Home Cellular science How 5G interference can negatively affect weather forecasts

How 5G interference can negatively affect weather forecasts



Some scientists are trying to stop the expansion of 5G cellular networks.

Boulder, Colorado – Some meteorologists are concerned that the expansion of the 5G cellular network could interfere with satellite observations and reduce the effectiveness of weather forecasts.

The Earth’s atmosphere naturally emits radio waves. Satellite sensors pick up these radio waves and convert them into meteorological data such as temperature and water vapor.

These radio waves are very weak and travel at very specific frequencies.

“And these frequencies, which are about half a dozen of them, are a gift of nature, and they’re the only ones that work that way,” meteorologist Bill Mahony said. National Center for Atmospheric Research (NCAR).

According to Mahony, 90% of the data entered into the computer prediction model comes from information about these radio waves.

The problem for meteorologists is that mobile operators want to buy these frequencies from the government.

According to Mahony, only certain frequencies are suitable for communication, and these frequencies are highly sought after because they can transmit data through the metal of a car or the walls of a house.

And they can support more users.

He said the government had already avoided certain frequencies that could affect the weather forecast, and they quickly expressed their willingness to sell more.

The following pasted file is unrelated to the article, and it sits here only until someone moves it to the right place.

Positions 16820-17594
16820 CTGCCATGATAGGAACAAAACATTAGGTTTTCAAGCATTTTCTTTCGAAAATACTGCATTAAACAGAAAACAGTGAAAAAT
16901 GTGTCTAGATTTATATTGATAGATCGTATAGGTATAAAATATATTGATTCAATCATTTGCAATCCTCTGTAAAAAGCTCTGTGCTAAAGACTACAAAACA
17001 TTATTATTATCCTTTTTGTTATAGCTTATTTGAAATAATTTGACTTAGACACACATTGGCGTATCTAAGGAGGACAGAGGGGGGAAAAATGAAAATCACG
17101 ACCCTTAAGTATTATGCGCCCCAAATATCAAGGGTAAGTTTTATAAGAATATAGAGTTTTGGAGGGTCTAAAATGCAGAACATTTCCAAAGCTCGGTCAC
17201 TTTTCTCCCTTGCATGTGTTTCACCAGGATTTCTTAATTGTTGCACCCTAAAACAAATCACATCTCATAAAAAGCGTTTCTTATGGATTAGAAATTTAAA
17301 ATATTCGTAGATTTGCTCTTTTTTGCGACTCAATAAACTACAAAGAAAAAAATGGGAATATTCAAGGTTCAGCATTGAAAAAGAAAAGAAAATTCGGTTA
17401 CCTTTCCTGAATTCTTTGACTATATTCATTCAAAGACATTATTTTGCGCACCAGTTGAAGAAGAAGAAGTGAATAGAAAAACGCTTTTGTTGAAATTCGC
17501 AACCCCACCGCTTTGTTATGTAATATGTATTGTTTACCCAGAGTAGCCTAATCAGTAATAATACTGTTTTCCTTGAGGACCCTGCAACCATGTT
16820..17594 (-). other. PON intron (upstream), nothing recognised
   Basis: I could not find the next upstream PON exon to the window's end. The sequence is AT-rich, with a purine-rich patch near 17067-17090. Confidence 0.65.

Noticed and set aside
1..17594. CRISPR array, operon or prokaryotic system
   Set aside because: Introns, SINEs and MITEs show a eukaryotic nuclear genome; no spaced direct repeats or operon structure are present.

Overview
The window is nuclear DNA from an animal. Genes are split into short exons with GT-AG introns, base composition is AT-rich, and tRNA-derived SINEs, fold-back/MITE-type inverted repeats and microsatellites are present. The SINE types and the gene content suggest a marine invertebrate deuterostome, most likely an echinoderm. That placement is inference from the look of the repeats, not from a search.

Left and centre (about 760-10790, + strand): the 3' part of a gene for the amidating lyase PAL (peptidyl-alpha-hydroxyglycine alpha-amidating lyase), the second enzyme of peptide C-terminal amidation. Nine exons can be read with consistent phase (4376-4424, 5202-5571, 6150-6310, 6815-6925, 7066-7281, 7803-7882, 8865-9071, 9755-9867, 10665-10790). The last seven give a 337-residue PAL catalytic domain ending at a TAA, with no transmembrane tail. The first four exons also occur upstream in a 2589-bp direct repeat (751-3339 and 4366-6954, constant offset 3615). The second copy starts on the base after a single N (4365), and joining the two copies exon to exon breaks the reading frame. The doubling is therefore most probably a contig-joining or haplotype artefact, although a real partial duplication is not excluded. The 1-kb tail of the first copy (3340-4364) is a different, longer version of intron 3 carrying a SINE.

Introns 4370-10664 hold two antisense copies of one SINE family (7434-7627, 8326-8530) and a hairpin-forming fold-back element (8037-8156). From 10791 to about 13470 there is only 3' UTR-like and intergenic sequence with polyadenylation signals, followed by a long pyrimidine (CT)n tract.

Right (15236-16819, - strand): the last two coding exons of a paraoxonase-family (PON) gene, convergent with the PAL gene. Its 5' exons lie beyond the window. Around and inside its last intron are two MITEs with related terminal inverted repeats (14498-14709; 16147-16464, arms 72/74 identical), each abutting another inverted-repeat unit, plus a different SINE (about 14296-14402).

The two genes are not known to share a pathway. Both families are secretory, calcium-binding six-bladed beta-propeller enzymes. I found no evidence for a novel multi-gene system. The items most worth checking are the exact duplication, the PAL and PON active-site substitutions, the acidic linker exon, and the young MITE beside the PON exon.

The only way for cellular carriers to expand their 5th generation cellular networks, known as 5G, is to add a wider frequency range.

The frequencies sold are in the 24GHz range.

This is very close to the 23.8 GHz signal emitted by water vapor. Mahony is concerned that 5G cell activity could bleed and disrupt weather satellites.

He said weather satellites could interpret cell activity as water vapor, rendering one of the most important elements of weather forecasting unusable.

“If we lose or interfere with the data from these passive channels, we can take our weather forecasting skills back 30 years,” says Mahoney.

Mahony and other scientists testified in House committee meeting On July 20, we’ll try to stop the expansion, or at least delay it.

“I am optimistic that we will be able to protect these channels one day, and maybe we can implement a solution,” he said.

Mahony says he wants to successfully expand the 5G cellular network and wants more time to study the impact so the atmospheric science community can find alternative solutions.

“And we think the federal government should probably use some of the funding from these spectrum auctions to fund additional research,” he said. .. “To give you a better understanding of what the problem space really is.”

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